The National Institute for Health and Clinical Excellence (NICE) is considering changing how people's blood pressure is checked on the NHS.
The proposals would see people with blood pressure measurements of 140/90 mmHg or higher sent home for 24 hours.
Patients can become anxious in the waiting room, with "white coat" syndrome sending their blood pressure up.
Measuring their blood pressure at home using ambulatory blood pressure monitoring (ABPM) or home blood pressure monitoring (HBPM) would give doctors a more accurate reading, according to NICE.
The draft guidance, which is open to consultation, could reduce the number of people under 40 who are diagnosed with high blood pressure.
However, doctors are being urged to ensure they look at the lifetime possibility of heart attack or stroke when deciding to exclude a person from treatment.
There are more than 8.5m people in the UK diagnosed with high blood pressure but many more are undiagnosed.
In 2008, 32% of men and 29% of women in England had high blood pressure (defined as a systolic blood pressure of 140 mmHg or over, or a diastolic blood pressure of 90 mmHg or over) or were being treated for the condition.
"Regardless of age, using a standard hypertension protocol, all patients need to be identified, monitored and helped with encouragement of dietary or life style changes, supported with medication if needed and given the necessary care. This is nothing new. Reducing the numbers for statistics doesn't give a picture of a healthy nation! Sending someone home for 24 hours doesn't lower a reading. What has happened to common sense? "White coat syndrome" is not a common phenomenon. These patients will be identified through good communication when the BP is monitored. My BP is going up reading the above article ... What of that! Come on!" - Anne, Swindon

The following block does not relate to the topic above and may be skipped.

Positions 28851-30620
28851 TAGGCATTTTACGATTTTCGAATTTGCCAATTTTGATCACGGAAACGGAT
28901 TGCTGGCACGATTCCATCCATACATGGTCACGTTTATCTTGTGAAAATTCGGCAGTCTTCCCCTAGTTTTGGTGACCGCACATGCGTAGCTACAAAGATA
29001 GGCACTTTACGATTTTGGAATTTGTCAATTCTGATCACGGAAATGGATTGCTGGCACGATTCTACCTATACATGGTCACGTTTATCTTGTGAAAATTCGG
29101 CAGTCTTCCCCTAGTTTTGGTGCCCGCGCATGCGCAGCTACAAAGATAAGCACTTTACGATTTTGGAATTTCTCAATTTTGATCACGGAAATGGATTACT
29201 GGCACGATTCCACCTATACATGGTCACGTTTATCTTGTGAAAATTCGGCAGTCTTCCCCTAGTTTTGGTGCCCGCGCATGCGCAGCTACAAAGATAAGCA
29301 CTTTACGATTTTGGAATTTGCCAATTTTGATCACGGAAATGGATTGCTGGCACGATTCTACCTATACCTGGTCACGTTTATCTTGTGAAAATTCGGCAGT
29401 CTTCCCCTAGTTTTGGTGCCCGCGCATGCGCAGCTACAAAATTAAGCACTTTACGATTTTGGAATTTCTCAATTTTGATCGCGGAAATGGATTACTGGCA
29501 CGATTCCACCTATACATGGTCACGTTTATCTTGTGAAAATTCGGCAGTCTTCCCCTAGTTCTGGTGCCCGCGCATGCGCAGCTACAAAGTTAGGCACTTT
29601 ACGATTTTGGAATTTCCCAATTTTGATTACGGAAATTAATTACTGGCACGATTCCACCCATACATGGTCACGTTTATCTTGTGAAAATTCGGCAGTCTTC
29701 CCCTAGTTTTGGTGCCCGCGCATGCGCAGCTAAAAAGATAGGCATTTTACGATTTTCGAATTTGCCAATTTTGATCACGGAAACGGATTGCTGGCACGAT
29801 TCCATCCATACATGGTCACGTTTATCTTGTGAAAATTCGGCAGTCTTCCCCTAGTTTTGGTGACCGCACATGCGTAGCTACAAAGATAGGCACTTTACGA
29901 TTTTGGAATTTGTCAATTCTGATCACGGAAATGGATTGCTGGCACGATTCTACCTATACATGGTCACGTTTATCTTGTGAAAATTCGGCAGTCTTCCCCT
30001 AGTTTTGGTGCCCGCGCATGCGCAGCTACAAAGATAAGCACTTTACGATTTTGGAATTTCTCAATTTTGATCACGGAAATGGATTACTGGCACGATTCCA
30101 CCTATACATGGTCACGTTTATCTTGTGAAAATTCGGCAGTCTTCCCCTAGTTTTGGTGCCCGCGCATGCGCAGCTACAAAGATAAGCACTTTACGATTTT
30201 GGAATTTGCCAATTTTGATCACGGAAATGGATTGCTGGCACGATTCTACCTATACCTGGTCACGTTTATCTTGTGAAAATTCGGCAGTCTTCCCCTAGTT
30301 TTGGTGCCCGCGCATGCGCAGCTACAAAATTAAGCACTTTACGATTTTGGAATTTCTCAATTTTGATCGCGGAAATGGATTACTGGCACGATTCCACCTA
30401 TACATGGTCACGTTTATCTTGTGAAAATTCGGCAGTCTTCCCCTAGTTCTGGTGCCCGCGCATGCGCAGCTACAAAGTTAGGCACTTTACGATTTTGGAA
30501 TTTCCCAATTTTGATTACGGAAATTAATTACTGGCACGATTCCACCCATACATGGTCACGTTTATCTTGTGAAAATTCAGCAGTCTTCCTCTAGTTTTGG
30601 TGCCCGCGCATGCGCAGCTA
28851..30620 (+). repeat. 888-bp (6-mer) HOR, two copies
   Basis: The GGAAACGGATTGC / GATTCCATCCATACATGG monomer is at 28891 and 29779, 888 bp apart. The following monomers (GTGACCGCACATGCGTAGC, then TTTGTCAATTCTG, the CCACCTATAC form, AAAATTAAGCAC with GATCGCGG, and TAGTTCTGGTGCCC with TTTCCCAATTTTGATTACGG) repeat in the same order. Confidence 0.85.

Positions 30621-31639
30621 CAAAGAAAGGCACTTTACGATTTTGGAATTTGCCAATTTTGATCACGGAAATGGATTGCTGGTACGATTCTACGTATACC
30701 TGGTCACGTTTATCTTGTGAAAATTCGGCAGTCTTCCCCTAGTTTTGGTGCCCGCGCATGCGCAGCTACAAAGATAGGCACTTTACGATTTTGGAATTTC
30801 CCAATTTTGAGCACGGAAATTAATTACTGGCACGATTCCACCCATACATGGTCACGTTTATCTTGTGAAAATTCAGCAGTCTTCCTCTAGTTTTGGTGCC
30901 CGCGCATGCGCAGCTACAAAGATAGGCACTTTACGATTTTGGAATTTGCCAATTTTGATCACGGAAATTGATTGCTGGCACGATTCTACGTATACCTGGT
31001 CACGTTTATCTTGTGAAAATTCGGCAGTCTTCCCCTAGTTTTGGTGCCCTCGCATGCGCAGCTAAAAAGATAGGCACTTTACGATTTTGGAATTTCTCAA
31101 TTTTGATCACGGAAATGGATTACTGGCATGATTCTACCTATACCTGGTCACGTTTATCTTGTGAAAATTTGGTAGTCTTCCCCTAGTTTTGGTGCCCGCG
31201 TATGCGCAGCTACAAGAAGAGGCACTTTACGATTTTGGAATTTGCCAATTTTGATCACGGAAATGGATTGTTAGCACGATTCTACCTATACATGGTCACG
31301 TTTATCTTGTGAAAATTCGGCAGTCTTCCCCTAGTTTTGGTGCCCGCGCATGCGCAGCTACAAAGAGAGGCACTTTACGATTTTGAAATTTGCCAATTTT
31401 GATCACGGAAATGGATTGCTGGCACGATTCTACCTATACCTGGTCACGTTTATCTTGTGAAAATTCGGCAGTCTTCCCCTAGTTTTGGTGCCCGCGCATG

"This not new in general practice, but the facilities were not adequate to go round all pt. with elevated blood pressure" - L Fox-Cobham
"Brilliant! And a bit old hat!!! We have been doing 24 ambulatory BP recordings for at least the last 10 years!! Where has everyone else been!!" - Polly Filby, Chelmsford
"Excellent idea. Very wise proposal as my husband suffers from white coat syndrome and last GP check of his B/P had him being warned/threatened he would be hospitalised next time !!So I welcome this immensely as a nurse and a wife" - Linda McCrea, Belfast
"We have about 10 B/P machines which are loaned out before treatment is initiated. It gives a much better idea of what the B/P is really like" - Jane, Cambs